Neither country currently possesses the technology to extract rare earths from the seabed. However, in the same month as the East China Sea quarrel heated up again, both Japan’s JOGMEC - Japan Oil, Gas and Metals National Corporation - and China’s Ocean Mineral Resources Research and Development Association (COMRA) filed applications with the International Seabed Authority for licences to conduct seabed exploration for rare earths, among other minerals.

A major Japanese trading house confirmed at the end of September that imports have not yet been affected by the dispute, according to a report by Japan’s Asahi Shimbun.

Industry observers, including the Hong Kong Economic Journal, have speculated, however, that China could reinstate its ban on rare earths exports to Japan if the situation escalates.

In October, Senior Chinese officials pulled out of annual meetings International Monetary Fund (IMF) and World Bank in Tokyo, a decision which has been taken as a sign that tension over the issue is mounting.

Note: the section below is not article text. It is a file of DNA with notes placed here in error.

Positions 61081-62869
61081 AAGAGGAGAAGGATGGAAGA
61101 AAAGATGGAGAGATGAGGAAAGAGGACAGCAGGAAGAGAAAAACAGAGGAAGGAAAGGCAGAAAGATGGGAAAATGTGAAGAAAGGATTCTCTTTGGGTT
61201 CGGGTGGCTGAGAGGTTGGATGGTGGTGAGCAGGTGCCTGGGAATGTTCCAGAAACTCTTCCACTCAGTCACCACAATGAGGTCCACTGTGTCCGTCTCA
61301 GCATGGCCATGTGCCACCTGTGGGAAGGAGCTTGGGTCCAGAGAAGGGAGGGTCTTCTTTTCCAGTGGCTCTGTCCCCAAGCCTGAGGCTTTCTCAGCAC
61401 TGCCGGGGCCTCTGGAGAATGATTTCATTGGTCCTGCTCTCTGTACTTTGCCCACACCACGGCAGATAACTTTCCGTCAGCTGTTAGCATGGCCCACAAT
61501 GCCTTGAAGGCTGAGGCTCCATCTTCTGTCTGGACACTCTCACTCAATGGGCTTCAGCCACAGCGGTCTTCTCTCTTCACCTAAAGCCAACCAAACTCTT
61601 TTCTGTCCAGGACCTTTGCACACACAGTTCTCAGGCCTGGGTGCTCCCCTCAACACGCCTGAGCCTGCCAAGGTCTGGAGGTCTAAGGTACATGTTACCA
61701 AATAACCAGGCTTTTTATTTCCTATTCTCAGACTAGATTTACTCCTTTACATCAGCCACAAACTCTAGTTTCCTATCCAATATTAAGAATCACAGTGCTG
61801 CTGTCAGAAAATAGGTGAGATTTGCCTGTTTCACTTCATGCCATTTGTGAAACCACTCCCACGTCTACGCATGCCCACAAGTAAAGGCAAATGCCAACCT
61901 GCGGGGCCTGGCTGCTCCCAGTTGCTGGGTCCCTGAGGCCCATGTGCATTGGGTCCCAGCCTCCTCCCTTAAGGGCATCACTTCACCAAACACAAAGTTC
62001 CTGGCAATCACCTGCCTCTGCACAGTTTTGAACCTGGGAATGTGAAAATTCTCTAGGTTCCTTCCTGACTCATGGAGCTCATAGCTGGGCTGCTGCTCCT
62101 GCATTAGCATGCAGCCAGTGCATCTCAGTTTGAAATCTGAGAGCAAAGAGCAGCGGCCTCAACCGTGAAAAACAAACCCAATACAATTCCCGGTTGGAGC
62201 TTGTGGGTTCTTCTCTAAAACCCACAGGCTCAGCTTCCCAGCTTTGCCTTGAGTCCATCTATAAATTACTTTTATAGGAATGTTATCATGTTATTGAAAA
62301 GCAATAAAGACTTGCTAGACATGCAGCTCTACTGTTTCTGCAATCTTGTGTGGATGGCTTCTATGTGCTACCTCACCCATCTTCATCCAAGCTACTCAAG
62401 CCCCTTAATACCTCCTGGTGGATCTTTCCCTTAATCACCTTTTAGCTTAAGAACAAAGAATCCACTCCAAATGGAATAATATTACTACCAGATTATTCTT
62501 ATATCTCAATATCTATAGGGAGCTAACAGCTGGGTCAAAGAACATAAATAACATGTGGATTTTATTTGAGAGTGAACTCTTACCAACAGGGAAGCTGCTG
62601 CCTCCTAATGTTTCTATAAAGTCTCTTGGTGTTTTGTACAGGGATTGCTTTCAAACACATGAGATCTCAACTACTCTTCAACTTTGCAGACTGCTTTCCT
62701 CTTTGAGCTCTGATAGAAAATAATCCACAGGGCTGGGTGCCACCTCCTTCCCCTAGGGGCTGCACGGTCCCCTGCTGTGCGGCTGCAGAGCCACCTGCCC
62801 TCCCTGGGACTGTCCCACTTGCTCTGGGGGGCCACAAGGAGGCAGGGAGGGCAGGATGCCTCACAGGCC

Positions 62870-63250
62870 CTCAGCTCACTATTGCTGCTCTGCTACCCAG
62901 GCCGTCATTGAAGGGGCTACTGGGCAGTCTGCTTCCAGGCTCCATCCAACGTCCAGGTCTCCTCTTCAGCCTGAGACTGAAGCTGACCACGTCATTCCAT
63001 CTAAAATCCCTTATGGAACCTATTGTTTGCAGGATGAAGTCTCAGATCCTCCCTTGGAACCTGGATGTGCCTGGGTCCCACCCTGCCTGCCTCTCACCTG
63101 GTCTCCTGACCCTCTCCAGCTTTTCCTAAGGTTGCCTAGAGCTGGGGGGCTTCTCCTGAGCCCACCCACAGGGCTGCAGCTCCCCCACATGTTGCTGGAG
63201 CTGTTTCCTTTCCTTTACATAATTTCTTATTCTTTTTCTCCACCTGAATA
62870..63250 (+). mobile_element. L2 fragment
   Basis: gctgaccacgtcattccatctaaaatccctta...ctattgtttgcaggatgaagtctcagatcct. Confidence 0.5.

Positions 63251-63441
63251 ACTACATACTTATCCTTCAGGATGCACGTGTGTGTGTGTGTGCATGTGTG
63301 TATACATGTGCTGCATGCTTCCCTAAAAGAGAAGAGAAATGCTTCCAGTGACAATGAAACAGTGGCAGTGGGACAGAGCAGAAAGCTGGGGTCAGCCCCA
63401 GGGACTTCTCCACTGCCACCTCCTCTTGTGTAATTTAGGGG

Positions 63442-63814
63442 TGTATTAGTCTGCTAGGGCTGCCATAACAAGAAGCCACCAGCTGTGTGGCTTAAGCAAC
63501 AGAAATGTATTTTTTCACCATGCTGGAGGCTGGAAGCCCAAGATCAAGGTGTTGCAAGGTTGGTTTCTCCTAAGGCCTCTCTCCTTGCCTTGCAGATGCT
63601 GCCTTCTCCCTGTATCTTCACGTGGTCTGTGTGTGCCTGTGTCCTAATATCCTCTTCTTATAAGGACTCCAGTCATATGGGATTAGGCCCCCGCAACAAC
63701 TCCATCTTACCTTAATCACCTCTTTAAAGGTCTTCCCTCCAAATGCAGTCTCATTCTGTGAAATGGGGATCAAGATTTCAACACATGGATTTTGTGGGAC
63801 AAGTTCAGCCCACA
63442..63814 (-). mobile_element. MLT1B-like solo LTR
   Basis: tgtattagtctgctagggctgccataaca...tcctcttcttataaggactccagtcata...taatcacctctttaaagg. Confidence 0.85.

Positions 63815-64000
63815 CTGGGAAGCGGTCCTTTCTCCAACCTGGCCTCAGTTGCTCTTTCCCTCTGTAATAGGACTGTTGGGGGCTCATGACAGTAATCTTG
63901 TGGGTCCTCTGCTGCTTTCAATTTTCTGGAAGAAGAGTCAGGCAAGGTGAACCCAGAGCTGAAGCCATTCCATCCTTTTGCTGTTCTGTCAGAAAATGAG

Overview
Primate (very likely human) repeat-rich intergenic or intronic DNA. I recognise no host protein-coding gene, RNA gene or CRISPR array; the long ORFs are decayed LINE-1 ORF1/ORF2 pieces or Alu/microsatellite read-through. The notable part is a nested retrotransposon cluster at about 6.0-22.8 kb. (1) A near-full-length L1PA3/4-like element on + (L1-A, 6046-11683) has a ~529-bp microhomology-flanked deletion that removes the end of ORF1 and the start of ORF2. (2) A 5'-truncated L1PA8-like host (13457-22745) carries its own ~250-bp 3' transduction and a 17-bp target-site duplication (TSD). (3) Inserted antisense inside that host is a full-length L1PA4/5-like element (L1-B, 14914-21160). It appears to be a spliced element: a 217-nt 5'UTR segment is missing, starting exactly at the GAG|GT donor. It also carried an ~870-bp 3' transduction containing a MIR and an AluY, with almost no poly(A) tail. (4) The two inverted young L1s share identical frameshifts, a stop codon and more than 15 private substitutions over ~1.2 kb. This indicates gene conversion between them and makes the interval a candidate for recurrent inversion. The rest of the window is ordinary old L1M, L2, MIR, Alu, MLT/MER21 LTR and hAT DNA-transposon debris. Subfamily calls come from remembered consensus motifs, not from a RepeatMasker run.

Reducing reliance

While the East China Sea dispute has once again shifted attention to Japanese manufacturing’s reliance on Chinese rare earths, Japan is making concerted efforts to decrease its dependence on the minerals.

Toyota announced earlier this year that it had developed a method to manufacture hybrid and electric vehicles without using the minerals.

Meanwhile, a team of researchers from battery and electronics manufacturer Toda Kogyo Corp. has confirmed that it has succeeded in creating a rare earths-free magnetic material.

Japanese auto manufacturer Honda and electronics giant Panasonic also recently announced that they were developing rare earths-recycling processes for extracting minerals from nickel-metal hydride (NiMH) batteries and televisions.

Outside Japan, US-headquartered Ford Motor Company and computer giant Hewlett Packard are both working to cut the number of rare earths used in their products.

Domestic prices falling

Chinese domestic rare earths prices have been falling since July 2011, apart from some minor increases in September 2011 and between March and April this year, local producers have reported.